Contrary to popular perception, a new study by Boston University professor Christopher Salas- Wright finds that youth violence is declining--and at noteworthy rates.
Between 2002 and 2014, Salas-Wright and his colleagues found a 29% decrease in the relative proportion of young people involved in violence in the United States. The study, Trends in Fighting and Violence Among Adolescents in the United States: Evidence From the National Survey on Drug Use and Health, 2002-2014 published in the American Journal of Public Health, also reveals a persistent pattern of racial and ethnic disparities in youth violence.
"There is often the sense that teenagers are out of control and that things are always getting worse," Salas-Wright said. "However, our study makes clear that, over the last 10 to 15 years, we have seen a meaningful decrease in the number of adolescents involved in fighting and violence."
Drawing from nationally representative data from the National Survey on Drug Use and Health, the study examines trends in violence (including fighting, group fighting, and attacks with intent to harm) among youth ages 12-17. Study findings indicate that among youth in general, violence is meaningfully down. Indeed, Salas-Wright and colleagues found that the prevalence of youth violence steadily dropped from a pinnacle of 33.6% in 2003 to a low of 23.7% in 2014.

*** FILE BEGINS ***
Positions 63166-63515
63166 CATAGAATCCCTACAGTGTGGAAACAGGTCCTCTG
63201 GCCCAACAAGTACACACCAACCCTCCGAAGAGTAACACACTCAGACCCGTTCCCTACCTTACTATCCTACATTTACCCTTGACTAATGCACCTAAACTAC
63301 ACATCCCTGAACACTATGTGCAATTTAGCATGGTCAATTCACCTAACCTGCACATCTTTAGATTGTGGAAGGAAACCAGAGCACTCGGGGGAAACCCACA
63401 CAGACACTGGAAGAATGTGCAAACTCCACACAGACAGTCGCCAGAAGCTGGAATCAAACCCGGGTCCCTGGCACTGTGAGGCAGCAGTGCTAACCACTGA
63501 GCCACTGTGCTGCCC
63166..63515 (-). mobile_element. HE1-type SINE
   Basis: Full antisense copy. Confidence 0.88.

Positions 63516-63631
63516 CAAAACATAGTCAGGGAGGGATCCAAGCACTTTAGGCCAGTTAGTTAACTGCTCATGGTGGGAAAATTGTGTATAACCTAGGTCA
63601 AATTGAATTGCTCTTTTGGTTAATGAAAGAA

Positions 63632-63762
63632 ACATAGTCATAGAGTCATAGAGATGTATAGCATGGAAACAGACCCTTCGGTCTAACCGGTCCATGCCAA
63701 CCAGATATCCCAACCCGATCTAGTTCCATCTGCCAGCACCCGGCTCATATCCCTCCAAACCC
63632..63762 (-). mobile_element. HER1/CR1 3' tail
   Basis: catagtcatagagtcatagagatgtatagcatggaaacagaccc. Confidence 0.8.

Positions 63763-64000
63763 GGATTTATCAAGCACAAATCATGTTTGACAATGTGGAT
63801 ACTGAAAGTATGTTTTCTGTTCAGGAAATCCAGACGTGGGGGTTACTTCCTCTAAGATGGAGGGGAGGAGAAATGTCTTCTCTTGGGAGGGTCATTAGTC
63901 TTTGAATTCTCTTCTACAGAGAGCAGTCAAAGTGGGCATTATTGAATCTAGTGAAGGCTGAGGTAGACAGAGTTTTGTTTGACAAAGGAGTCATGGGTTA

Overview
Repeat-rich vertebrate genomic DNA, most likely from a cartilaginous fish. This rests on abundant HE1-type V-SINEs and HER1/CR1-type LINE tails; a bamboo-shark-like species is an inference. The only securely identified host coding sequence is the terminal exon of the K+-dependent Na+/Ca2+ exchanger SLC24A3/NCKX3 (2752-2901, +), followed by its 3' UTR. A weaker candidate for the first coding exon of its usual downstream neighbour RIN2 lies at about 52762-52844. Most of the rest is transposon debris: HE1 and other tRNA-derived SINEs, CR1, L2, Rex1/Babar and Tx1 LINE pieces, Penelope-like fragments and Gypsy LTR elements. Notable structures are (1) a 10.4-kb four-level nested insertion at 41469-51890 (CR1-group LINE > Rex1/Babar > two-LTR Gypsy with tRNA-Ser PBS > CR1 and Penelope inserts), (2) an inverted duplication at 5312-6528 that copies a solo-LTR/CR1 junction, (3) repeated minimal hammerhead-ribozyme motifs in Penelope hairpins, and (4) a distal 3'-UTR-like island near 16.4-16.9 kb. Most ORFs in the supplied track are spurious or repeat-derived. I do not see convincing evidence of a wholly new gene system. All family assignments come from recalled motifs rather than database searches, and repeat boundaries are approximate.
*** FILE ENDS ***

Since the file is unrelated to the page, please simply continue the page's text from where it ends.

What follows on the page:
Despite these encouraging findings, Salas-Wright is careful to note that disparities exist. Over the course of the study, African-American youth were consistently found to be most impacted by violent behavior followed by Hispanic and non-Hispanic white youth.
"Overall, these findings represent good news," Salas-Wright noted. "However, while violence decreased among youth from all racial and ethnic groups, we see clear evidence of that African- American and Hispanic youth continue to be disproportionately impacted by violence."
The study was co-authored by Erik Nelson of Indiana University, Michael Vaughn of Saint Louis University, Jennifer Reingle Gonzalez of University of Texas, and David Cordova of the University of Michigan.
The authors argue that, despite the standard assumptions about young people, findings from the present study are consistent with recent research on risk behavior among American youth. "
"While we are seeing noteworthy decreases in violence and other risky behaviors among youth, we shouldn't lose sight of the fact that these problems persist," Vaughn said. "There is still much work to be done."
Based on these findings, Salas-Wright and colleagues emphasize the importance of the continued development and dissemination of evidence-based programs and interventions designed to prevent not only violence but other problem behaviors among youth.